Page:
WASHINGTON — The tea party, the most welcome political development since the Goldwater insurgency in 1964, lacks only the patience necessary when America lacks the consensus required to propel fundamental change through our constitutional system of checks and balances. If Washington's trajectory could be turned as quickly as tea partyers wish — while conservatives control only one-half of one of the two political branches — their movement would not be as necessary as it is. Fortunately, not much patience is required.
The Goldwater impulse took 16 years to reach fruition in the election of Ronald Reagan. The tea party can succeed in 16 months by helping elect a president who will not veto necessary reforms. To achieve that, however, tea partyers must not help the incumbent achieve his objectives in the debt-ceiling dispute.
One of those is to strike a splashy bargain involving big — but hypothetical and nonbinding — numbers. This would enable President Obama to run away from his record and run as a debt-reducing centrist. Another Obama objective is tax increases that shatter Republican unity and dampen the tea party's election-turning intensity. Because he probably can achieve neither, he might want market chaos in coming days so Republicans henceforth can be cast as complicit in the wretched recovery that is his administration's ugly signature.
Mitch McConnell's proposal would require Obama to make three requests for additional debt-ceiling increases. Each time he would be required to recommend commensurate spending reductions. Concerning them, Congress would, of course, retain its constitutional power to do what it wishes.
Obama could muster sufficient Democratic votes (one-third plus one, in one house) to sustain his veto of Congress' disapproval of his requests. But this would not enhance presidential power. Rather, McConnell's proposal would put a harness on the president, tightly confining him within a one-time process.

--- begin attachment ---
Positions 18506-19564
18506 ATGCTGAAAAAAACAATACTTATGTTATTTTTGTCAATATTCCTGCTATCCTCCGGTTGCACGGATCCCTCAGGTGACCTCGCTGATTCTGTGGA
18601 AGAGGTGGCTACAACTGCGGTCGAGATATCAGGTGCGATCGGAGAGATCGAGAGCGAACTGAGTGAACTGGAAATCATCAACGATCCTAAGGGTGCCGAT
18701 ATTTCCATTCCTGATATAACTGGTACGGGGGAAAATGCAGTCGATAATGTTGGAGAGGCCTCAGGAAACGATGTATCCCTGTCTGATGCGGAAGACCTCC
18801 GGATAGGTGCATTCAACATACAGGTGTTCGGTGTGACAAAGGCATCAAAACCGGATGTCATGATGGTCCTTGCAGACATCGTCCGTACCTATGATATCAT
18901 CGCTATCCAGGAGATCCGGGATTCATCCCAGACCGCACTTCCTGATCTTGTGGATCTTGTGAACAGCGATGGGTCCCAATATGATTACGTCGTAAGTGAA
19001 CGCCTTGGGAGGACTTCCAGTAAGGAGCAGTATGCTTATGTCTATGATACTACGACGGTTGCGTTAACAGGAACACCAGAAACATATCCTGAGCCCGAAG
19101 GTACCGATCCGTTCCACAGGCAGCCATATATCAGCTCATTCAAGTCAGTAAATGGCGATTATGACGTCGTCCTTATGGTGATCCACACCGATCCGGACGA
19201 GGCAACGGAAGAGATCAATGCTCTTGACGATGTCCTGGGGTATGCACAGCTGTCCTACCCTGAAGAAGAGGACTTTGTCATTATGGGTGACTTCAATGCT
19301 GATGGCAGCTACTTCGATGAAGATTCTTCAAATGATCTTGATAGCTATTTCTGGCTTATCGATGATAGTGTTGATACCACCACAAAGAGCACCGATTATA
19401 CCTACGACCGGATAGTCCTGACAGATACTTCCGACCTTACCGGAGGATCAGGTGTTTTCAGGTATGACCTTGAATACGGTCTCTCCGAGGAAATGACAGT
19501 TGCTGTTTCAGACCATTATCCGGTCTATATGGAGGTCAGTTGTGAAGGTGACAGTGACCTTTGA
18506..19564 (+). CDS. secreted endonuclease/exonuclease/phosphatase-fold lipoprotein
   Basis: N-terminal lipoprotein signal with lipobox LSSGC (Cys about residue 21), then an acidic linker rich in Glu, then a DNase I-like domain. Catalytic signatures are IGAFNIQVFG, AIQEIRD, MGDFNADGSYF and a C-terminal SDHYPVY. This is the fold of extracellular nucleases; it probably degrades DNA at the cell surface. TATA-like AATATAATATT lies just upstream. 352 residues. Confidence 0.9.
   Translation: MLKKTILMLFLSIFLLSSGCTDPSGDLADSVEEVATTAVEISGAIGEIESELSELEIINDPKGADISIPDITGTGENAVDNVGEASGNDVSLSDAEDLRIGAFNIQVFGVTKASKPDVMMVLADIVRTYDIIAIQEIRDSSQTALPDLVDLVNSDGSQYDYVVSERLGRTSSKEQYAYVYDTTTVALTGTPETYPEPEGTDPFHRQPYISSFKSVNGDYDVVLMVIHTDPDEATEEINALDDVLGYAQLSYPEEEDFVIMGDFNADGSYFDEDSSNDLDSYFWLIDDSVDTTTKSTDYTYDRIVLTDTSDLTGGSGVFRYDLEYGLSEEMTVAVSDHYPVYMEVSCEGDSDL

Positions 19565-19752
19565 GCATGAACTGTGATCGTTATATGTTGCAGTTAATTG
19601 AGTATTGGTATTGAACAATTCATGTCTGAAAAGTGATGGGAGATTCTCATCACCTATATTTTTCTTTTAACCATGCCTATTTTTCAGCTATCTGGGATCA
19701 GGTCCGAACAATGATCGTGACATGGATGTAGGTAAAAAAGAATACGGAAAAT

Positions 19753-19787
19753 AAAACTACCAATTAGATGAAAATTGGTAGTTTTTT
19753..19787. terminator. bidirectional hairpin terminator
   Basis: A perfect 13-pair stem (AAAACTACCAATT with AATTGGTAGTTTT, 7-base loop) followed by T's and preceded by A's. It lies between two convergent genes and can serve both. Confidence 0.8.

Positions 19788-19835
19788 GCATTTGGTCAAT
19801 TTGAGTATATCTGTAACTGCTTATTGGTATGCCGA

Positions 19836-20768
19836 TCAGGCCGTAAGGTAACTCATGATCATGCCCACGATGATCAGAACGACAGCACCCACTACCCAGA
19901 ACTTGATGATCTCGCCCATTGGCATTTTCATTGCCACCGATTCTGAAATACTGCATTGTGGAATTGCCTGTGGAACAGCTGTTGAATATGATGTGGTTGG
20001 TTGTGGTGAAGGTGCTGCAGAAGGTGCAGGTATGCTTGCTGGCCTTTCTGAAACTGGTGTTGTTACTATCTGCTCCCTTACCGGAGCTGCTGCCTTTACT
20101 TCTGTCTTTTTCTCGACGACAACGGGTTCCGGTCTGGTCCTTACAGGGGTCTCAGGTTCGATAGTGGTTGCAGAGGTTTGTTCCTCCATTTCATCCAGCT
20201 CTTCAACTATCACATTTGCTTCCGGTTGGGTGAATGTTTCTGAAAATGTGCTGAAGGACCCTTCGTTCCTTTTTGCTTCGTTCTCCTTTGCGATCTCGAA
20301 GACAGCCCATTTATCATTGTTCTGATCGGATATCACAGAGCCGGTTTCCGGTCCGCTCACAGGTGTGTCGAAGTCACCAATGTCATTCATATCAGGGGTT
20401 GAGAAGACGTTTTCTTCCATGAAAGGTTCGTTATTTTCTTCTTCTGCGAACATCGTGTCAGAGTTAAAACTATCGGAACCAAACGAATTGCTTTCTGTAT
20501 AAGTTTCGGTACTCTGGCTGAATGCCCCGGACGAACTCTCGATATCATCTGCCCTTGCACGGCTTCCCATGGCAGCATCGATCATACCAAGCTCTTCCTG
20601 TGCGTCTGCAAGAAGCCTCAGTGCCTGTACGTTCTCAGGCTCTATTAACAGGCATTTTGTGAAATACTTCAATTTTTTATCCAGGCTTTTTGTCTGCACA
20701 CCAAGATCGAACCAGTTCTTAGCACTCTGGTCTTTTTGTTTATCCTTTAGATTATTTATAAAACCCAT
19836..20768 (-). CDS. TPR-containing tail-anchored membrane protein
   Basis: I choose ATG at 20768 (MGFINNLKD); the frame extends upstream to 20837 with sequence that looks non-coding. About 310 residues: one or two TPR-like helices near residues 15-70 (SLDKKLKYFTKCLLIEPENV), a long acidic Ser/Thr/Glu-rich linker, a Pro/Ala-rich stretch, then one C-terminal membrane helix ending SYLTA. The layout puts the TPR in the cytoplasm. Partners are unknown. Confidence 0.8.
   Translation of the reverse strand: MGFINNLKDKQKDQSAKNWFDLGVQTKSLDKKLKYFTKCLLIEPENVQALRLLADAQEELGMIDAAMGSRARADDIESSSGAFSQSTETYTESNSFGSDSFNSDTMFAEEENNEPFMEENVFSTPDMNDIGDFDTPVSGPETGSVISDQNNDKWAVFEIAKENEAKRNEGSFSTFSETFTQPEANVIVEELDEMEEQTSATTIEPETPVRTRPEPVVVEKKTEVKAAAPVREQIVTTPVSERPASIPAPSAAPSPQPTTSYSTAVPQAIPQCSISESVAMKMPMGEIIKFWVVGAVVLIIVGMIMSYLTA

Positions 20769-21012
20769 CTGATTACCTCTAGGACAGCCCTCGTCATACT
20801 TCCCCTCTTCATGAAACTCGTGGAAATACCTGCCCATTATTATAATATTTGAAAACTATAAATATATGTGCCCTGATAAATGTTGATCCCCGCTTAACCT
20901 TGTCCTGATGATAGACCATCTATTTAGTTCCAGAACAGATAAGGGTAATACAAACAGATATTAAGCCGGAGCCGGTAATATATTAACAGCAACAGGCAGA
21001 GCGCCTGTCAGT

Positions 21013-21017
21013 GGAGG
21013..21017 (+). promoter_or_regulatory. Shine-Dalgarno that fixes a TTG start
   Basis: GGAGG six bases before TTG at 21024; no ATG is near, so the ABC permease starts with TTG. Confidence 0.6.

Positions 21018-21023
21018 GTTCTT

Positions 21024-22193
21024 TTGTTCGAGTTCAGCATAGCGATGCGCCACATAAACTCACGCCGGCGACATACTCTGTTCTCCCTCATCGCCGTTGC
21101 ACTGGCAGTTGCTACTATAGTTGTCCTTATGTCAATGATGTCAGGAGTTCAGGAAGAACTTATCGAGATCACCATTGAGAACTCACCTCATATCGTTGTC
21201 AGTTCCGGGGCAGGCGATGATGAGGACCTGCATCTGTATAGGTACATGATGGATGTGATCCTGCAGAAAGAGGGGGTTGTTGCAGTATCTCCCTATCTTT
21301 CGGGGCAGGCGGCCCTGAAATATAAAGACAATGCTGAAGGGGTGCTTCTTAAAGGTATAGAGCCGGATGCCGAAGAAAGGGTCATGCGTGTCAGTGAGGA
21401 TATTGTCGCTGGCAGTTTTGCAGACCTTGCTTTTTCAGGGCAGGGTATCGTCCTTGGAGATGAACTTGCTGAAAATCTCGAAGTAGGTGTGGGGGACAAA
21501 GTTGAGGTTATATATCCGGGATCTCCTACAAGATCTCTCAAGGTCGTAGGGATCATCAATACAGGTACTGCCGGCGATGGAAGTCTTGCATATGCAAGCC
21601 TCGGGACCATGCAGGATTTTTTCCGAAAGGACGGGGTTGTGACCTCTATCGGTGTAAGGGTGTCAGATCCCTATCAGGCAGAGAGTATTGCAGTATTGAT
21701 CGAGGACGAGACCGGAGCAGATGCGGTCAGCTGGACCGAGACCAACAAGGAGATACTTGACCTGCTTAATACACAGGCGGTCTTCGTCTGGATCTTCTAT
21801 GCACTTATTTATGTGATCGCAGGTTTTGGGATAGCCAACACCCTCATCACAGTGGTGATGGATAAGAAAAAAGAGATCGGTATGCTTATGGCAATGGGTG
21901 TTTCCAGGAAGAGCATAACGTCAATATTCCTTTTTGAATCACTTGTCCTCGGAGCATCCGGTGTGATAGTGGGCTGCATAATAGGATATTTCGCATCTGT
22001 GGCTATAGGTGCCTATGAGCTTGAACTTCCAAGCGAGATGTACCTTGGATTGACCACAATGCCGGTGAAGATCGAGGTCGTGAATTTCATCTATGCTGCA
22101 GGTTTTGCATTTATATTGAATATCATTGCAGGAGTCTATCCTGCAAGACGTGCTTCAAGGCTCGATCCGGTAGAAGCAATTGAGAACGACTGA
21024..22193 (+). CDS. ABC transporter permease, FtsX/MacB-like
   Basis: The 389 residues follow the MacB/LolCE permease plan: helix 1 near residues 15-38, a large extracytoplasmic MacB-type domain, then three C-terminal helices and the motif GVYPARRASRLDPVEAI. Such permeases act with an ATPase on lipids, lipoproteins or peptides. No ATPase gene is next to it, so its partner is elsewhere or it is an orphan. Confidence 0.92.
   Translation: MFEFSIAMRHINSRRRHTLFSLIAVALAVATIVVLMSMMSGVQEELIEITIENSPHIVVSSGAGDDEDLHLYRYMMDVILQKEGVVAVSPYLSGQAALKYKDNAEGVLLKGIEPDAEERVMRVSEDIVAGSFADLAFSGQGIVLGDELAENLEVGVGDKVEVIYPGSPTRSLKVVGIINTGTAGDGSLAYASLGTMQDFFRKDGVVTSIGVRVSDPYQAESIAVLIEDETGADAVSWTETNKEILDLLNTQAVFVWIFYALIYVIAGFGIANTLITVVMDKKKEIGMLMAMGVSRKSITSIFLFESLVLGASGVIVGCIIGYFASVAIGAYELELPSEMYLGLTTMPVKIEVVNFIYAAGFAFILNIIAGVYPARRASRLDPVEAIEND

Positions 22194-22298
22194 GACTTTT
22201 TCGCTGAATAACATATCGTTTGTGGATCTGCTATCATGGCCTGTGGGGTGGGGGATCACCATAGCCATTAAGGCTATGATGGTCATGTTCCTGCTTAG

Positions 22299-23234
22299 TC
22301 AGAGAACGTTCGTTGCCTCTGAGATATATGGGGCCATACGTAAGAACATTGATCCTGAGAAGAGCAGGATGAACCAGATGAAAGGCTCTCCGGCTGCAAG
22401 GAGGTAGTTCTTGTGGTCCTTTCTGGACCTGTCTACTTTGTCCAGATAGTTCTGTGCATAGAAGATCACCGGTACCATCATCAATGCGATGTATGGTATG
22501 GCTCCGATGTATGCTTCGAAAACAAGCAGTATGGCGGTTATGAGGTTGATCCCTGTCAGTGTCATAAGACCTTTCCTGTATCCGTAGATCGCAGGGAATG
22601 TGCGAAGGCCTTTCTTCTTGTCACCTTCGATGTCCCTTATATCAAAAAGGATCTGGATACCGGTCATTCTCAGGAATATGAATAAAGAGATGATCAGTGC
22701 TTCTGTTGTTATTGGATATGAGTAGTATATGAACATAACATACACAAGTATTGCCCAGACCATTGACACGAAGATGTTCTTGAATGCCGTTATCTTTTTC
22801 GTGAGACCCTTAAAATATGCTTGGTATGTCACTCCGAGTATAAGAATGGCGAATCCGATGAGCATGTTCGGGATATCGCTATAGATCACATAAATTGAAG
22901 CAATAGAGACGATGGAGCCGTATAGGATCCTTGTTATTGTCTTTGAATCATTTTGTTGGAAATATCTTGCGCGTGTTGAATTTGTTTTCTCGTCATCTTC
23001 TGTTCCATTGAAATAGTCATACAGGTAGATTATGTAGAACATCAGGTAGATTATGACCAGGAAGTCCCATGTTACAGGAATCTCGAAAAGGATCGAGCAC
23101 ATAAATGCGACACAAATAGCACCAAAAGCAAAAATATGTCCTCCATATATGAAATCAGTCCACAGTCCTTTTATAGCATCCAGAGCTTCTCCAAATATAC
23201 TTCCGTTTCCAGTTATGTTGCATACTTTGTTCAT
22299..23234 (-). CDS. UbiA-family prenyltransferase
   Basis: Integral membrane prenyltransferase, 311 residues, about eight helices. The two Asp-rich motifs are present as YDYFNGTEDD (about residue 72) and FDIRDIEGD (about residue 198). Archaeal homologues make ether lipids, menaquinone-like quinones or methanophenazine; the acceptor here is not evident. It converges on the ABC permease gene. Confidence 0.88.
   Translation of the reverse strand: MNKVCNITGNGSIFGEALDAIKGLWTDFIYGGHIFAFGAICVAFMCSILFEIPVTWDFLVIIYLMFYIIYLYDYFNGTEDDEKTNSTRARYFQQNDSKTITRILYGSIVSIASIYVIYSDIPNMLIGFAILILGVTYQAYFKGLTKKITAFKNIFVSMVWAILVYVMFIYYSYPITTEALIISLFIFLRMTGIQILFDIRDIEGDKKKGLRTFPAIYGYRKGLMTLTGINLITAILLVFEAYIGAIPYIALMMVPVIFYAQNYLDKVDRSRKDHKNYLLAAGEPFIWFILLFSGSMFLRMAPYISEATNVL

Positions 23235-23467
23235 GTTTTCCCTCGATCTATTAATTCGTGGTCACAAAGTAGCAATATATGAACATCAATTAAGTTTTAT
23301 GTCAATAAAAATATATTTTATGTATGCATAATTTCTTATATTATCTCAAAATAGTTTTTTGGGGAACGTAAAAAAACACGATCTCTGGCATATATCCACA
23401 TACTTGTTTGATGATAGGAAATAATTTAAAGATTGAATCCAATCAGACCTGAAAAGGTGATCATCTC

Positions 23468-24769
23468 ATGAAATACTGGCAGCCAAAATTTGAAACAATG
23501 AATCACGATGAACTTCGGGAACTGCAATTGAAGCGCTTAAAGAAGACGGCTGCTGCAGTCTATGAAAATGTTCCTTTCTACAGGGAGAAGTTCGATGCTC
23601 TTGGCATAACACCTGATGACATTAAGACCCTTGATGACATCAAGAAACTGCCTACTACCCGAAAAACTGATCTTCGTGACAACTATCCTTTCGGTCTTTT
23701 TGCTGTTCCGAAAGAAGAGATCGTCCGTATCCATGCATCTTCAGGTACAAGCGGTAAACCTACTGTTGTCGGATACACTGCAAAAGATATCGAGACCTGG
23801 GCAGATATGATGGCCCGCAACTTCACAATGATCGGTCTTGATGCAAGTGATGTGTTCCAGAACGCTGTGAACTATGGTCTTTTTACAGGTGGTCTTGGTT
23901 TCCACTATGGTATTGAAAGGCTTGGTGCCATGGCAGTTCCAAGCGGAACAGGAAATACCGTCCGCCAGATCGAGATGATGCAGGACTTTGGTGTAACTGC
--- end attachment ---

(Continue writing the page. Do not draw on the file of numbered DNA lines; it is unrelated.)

Congressional primacy would be further enhanced by McConnell's proposed special congressional committee. It would not be another commission; it would have no administration members or other outsiders. Its proposals would be unamendable, and would be voted on this year.
Thanks largely to the tea party, today, more than at any time since Reagan's arrival 30 years ago, Washington debate is conducted in conservatism's vocabulary of government retrenchment. The debt-ceiling vote, an action-forcing mechanism of limited utility, has at least demonstrated that Obama is, strictly speaking, unbelievable.
Five months ago he submitted a budget that would have accelerated indebtedness, and that the Democratic-controlled Senate rejected in May, 97-0. Just three months ago he was demanding a "clean" increase in the debt ceiling, containing nothing to slow the spending carousal. Now he calls for "the largest possible" debt-reduction deal. Today, he says "if you look at the numbers, then Medicare in particular will run out of money and we will not be able to sustain that program no matter how much taxes go up." Last year he advertised Obamacare as a sufficient reform of health care. He denounces Republicans as uncompromising regarding tax increases, but vows "I will not accept" a deal that does not increase taxes.
Obama vaguely promises to "look at" savings from entitlements because "we need to find trillions in savings over the next decade." But when McConnell learned that negotiations chaired by Vice President Joe Biden had identified a risible $2 billion in 2012 discretionary spending cuts — a sum equal to a rounding error on the GM bailout — McConnell concluded that Obama's frugality pantomime required a response that will define the 2012 election choice.
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